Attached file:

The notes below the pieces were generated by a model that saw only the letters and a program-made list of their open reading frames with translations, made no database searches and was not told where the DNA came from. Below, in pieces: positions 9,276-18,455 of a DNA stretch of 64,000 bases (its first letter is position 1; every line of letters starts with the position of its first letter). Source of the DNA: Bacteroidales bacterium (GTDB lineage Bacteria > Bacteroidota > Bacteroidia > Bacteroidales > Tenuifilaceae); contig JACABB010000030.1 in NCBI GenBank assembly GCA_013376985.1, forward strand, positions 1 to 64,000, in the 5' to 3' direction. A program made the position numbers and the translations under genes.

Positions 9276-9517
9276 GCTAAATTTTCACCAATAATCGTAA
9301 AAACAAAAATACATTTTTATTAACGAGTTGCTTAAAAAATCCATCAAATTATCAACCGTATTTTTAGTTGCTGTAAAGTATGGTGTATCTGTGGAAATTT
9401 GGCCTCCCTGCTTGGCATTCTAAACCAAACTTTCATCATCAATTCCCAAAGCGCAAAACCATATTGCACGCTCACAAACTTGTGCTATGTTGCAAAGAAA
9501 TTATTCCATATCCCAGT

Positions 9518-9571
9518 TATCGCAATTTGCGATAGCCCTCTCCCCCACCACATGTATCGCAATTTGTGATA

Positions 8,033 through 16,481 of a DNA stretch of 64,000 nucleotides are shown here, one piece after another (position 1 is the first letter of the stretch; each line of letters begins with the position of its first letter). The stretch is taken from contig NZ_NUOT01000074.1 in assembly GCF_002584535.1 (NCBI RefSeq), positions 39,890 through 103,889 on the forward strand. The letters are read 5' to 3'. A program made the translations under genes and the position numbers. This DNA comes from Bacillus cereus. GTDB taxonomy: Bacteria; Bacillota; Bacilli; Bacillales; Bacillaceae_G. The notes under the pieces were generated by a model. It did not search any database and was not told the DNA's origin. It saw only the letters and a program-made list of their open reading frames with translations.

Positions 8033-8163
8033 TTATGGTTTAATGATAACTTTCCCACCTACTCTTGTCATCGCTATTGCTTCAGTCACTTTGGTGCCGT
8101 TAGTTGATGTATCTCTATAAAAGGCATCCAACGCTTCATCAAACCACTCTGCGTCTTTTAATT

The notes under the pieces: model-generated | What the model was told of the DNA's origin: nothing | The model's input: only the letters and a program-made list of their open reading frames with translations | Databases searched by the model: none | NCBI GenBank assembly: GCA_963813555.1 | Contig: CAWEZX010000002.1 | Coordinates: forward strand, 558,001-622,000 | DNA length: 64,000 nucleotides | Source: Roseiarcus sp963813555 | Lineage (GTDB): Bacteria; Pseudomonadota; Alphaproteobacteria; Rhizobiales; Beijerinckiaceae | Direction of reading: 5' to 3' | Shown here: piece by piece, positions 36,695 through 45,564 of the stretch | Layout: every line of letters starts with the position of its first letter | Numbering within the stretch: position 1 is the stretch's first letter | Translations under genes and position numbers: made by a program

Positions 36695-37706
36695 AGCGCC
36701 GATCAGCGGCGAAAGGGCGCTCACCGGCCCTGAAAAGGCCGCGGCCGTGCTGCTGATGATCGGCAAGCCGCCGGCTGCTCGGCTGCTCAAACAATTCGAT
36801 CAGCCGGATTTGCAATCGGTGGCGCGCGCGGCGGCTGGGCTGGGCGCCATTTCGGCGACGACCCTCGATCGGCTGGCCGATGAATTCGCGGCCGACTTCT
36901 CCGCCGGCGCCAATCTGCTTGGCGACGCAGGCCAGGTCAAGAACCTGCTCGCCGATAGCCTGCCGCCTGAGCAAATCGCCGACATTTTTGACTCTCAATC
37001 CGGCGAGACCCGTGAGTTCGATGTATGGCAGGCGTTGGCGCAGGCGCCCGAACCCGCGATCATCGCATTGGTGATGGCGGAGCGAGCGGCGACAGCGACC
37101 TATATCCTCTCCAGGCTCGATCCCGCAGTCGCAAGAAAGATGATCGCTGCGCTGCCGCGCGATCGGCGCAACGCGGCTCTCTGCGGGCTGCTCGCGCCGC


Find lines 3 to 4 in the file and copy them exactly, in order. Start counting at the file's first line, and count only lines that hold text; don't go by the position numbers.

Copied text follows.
9276 GCTAAATTTTCACCAATAATCGTAA
9301 AAACAAAAATACATTTTTATTAACGAGTTGCTTAAAAAATCCATCAAATTATCAACCGTATTTTTAGTTGCTGTAAAGTATGGTGTATCTGTGGAAATTT